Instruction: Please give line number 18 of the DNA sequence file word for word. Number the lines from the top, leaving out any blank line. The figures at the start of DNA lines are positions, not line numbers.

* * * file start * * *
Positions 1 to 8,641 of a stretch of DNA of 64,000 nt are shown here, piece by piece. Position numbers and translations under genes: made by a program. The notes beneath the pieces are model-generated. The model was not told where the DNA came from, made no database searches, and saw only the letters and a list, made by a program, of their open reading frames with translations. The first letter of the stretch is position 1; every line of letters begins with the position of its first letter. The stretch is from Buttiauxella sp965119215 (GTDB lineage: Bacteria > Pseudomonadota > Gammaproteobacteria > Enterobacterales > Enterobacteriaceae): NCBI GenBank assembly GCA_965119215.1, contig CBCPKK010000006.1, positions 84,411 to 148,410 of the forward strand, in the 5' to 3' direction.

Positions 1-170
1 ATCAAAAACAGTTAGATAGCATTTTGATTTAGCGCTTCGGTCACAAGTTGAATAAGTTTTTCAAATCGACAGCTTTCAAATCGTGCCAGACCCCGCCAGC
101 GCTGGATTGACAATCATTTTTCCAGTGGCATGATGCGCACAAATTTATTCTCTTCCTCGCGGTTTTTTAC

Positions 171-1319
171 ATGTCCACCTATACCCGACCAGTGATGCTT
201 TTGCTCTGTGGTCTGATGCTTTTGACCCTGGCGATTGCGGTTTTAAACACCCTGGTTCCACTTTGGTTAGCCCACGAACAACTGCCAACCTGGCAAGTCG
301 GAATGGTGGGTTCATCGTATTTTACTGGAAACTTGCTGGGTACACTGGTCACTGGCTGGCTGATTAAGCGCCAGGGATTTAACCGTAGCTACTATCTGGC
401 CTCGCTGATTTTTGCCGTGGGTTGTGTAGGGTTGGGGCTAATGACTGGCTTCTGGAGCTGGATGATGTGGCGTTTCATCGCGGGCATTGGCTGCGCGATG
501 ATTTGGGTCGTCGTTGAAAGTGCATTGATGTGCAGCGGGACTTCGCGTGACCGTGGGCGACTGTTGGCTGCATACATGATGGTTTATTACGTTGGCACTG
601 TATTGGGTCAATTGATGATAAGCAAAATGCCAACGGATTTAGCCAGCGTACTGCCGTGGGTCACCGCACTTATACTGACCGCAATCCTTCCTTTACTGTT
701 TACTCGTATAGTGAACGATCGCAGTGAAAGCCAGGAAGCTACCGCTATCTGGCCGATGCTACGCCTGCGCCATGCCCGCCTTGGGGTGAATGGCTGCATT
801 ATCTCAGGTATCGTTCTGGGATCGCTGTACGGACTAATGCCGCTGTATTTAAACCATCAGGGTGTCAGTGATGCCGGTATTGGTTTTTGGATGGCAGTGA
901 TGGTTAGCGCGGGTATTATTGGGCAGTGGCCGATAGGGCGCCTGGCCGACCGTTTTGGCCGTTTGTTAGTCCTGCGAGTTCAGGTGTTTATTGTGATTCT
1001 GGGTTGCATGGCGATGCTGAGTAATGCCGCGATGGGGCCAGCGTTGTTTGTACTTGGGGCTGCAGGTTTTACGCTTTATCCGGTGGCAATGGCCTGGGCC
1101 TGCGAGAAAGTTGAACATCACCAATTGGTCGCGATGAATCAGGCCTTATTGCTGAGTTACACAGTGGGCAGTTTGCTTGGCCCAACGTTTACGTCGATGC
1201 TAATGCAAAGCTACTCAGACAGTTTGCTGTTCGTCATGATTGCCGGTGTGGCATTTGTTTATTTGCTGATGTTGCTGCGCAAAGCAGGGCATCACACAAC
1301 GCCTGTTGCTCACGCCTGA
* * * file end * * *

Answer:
1301 GCCTGTTGCTCACGCCTGA